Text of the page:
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Full text of "The Letters Of Horace Walpole Vol I"

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To Horace Mann
but six lines—what can I say? I perceive, by what you mention of the cause of his disorder, that Rucellai does not turn out that simple, honest man you thought him—come, own it?
I just recollect a story, which perhaps will serve your Archbishop on his Don Pilogio*—the Tartuffe was meant for the then Archbishop of Paris, who, after the first night, forbad its being acted. Moliere came forth and told the audience, 'Messieurs, on devoit vous donner le Tartuffe, maia Monseigneur 1'Archeveque ne veut pas gu'on lejoue.'
My Lord is very impatient for his Dominichin; so you will send it by the first safe conveyance. He is making a gallery, for the ceiling of which I have given the design of that in the little library of St. Mark at Venice: Mr. Chute will remember how charming it was; and for the frieze, I have prevailed to have that of the temple at Tivoli. Naylor10 came here the other clay with two coaches full of relations: as his mother-in-law11, who was one of the company, is widow of Dr. Hare12, Sir Robert's old tutor at Cambridge, he made them stay to dine: when they were gone, he said, ' Ha, child! what is that Mr. Naylor, Horace ? he is the absurdest man I ever saw!' I subscribed to his opinion; won't you ? I must tell you a story of him. When his father married this second wife, Naylor said, 'Father, they say you are to be married to-day, are you?' 'Well,' replied the Bishop, 'and what is that to you?' 'Nay,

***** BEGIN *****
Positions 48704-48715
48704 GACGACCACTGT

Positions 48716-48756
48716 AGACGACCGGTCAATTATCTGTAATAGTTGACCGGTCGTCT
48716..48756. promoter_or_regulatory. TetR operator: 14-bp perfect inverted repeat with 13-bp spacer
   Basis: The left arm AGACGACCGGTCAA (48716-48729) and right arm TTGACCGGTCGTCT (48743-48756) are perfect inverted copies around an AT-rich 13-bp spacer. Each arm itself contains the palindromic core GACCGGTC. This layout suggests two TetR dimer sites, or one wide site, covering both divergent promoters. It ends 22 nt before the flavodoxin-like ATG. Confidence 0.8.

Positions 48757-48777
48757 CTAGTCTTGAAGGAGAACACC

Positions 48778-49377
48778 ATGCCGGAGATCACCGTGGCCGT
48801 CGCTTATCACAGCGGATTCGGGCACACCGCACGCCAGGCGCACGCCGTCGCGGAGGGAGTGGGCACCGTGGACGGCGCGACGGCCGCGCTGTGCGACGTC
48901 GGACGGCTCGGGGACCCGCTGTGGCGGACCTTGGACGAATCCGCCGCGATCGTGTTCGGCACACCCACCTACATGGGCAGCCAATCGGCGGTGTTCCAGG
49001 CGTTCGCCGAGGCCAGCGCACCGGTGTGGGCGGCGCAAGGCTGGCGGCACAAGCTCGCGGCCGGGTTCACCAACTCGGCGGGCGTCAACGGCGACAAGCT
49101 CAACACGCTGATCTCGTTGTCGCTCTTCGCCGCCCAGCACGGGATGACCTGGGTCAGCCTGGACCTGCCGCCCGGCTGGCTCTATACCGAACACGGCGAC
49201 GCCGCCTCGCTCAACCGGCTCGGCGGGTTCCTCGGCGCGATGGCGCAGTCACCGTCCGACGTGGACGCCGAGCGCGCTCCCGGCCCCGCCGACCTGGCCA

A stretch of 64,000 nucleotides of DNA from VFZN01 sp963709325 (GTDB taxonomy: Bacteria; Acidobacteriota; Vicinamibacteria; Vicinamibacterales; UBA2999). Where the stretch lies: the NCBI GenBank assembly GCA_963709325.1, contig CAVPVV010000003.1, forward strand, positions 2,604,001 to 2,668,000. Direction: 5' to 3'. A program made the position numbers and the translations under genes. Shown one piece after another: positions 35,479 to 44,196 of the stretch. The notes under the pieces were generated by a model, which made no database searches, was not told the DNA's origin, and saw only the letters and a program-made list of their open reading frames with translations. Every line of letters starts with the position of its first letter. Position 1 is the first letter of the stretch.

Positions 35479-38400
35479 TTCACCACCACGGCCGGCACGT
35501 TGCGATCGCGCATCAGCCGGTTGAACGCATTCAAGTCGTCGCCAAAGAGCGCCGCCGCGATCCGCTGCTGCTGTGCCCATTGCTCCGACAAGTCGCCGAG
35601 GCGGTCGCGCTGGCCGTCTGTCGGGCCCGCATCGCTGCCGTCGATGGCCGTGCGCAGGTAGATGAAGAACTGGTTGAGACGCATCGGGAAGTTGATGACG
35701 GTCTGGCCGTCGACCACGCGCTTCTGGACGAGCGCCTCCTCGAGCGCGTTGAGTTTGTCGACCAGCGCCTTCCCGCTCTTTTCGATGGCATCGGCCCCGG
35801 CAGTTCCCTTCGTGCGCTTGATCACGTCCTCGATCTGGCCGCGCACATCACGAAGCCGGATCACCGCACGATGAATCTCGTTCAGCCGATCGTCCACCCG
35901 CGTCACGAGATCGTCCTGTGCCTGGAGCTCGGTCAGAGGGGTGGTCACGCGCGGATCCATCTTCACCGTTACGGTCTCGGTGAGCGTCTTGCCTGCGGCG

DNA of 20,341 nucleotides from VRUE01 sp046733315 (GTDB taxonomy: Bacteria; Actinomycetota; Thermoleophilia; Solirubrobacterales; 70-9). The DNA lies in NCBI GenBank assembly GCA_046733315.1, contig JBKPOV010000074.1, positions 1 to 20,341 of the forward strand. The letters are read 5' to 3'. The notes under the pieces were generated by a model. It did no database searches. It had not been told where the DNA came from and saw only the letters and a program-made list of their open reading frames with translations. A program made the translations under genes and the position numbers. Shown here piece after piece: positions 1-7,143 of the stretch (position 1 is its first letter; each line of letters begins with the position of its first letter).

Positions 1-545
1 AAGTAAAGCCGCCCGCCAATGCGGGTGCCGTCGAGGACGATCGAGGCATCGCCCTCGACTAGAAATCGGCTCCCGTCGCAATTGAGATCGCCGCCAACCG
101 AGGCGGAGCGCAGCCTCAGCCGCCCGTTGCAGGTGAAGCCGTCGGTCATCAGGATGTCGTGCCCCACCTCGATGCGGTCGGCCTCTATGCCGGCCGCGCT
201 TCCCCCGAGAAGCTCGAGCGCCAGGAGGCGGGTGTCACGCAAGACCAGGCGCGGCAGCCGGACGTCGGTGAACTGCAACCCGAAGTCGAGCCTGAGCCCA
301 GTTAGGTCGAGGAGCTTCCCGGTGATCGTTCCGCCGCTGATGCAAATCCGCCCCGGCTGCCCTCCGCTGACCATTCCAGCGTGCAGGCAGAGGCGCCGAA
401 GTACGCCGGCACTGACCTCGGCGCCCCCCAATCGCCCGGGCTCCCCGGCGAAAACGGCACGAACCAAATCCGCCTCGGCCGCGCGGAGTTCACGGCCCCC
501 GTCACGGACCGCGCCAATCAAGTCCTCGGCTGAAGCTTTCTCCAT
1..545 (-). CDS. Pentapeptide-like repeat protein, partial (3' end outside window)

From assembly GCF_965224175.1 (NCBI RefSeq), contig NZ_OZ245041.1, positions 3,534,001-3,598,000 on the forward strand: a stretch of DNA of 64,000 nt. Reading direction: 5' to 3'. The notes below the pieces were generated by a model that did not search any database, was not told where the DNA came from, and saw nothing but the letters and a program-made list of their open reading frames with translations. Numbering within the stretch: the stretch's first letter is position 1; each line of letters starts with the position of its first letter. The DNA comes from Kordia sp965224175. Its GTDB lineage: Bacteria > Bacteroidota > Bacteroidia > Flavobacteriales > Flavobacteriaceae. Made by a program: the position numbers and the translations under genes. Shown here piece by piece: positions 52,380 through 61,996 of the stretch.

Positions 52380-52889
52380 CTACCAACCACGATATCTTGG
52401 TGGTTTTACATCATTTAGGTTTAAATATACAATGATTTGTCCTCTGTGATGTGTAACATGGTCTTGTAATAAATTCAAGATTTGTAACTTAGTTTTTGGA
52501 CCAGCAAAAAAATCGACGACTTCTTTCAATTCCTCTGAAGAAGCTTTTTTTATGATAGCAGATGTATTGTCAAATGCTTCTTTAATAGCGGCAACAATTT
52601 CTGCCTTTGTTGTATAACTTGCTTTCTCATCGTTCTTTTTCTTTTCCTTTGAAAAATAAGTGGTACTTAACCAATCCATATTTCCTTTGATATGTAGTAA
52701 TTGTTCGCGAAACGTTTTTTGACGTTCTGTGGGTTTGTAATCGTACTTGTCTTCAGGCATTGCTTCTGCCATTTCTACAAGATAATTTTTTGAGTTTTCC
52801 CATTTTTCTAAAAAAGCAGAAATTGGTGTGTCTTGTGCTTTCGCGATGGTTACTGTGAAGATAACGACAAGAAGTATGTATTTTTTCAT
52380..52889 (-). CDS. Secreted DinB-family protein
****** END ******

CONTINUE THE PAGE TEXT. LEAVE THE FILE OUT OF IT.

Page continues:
9  The Archbishop of Florence had forbid the acting of a burletta called Don Pilogio, a sort of imitation of Tartuffe.    When the impresario of the theatre remonstrated upon the expense he had been put to in preparing the music for it, the Archbishop told him he might use it for some other opera.   Dover.
10  He was son of Dr. Hare, Bishop of Chichester, and changed his name
for an estate. Wdlpole.—Francis Hare-Naylor inherited Hurstmon-ceaux Castle from his mother, Bethaia Naylor.
11 Mary Margaret, daughter of Joseph Alston, of Edwardstone, Suffolk, from whom she inherited estates in Suffolk, Norfolk, and Buckinghamshire.
!2 Francis Hare (d. 1740), Bishop of Chichester.